This question is entirely a matter of personal opinion. Jon Krakauer claims to have tried to treat Chris as objectively as possible; he admits to personal bias and shows that Chris failed to properly prepare himself for the struggle of living in the wild. Krakauer notes in the introduction:
Some readers admired the boy immensely for his courage and noble ideals; others [thought] that he was a reckless idiot, a wacko, a narcissist who perished out of arrogance and stupidity -- and was undeserving of the considerable media attention he received.
(Krakauer, Into the Wild, Amazon.com)
Most opinions concerning Chris are based in judging his actions; was he correct to cut his family off from correspondence? Was he correct to refuse emotional connections with others? Was he correct to pit himself with little training and gear against the Alaskan wilderness? More importantly, were his goals and ideals worth the potential cost of his own life? Only Chris could have answered those questions, and only from a position of experience and hindsight; today, interpretations of his life are entirely subjective.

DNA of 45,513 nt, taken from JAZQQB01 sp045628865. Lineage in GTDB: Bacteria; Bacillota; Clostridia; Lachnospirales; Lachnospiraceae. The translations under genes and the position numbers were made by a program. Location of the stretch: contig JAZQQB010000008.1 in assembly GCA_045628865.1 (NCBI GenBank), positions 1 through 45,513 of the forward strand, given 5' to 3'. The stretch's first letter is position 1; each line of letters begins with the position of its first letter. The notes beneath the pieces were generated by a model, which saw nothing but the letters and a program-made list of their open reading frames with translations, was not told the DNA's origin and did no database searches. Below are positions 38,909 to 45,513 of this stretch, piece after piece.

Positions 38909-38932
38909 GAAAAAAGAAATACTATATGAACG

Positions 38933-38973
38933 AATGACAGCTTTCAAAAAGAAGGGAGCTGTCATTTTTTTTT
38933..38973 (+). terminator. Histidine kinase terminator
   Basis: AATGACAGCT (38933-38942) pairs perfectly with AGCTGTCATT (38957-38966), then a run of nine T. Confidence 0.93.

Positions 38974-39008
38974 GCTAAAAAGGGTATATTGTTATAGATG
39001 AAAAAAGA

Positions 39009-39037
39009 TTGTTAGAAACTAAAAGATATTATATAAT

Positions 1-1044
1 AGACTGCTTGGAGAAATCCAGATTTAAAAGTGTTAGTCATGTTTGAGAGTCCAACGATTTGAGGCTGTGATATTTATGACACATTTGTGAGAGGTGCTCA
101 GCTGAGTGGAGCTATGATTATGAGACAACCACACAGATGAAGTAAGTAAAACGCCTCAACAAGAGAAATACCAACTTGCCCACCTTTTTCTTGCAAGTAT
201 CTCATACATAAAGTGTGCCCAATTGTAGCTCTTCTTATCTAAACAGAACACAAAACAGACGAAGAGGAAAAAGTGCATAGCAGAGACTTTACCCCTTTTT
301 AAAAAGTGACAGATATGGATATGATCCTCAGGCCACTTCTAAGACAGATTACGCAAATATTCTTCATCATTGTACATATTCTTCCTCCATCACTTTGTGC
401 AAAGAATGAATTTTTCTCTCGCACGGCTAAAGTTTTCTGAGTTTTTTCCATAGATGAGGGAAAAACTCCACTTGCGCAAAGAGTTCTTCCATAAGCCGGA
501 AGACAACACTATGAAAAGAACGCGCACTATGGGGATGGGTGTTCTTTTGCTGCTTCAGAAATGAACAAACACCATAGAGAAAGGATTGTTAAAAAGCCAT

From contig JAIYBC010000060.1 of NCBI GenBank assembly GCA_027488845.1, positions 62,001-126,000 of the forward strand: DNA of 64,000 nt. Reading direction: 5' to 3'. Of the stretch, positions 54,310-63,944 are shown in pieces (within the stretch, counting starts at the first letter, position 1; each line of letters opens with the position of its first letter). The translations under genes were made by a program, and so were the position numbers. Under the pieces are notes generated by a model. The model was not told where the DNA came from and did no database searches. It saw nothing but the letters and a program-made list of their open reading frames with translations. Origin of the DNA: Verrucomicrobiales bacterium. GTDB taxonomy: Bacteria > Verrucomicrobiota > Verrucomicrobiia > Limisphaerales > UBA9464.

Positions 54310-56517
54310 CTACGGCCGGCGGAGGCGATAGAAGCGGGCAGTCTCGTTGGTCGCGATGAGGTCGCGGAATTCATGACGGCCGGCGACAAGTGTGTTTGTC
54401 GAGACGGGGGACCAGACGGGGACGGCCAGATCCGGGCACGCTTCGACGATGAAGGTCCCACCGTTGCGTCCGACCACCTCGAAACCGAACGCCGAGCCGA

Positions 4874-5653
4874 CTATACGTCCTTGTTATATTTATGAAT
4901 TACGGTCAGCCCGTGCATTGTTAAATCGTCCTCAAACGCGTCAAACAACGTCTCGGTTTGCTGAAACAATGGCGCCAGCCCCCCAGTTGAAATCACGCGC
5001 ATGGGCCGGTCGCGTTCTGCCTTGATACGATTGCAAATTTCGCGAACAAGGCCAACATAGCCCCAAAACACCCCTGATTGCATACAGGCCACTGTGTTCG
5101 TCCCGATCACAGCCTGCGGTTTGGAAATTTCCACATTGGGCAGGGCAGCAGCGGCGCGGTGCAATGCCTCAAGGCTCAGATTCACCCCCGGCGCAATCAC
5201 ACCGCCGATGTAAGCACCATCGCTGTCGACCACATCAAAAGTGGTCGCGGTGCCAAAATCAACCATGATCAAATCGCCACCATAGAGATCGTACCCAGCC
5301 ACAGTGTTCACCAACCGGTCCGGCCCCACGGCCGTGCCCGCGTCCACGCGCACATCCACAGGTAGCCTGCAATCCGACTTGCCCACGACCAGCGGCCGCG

In the end, Chris made decisions and they cost him his life; his courage or stupidity (circumstantial stupidity, since he was very smart otherwise) is less important than the lessons the reader learns from reading about his life.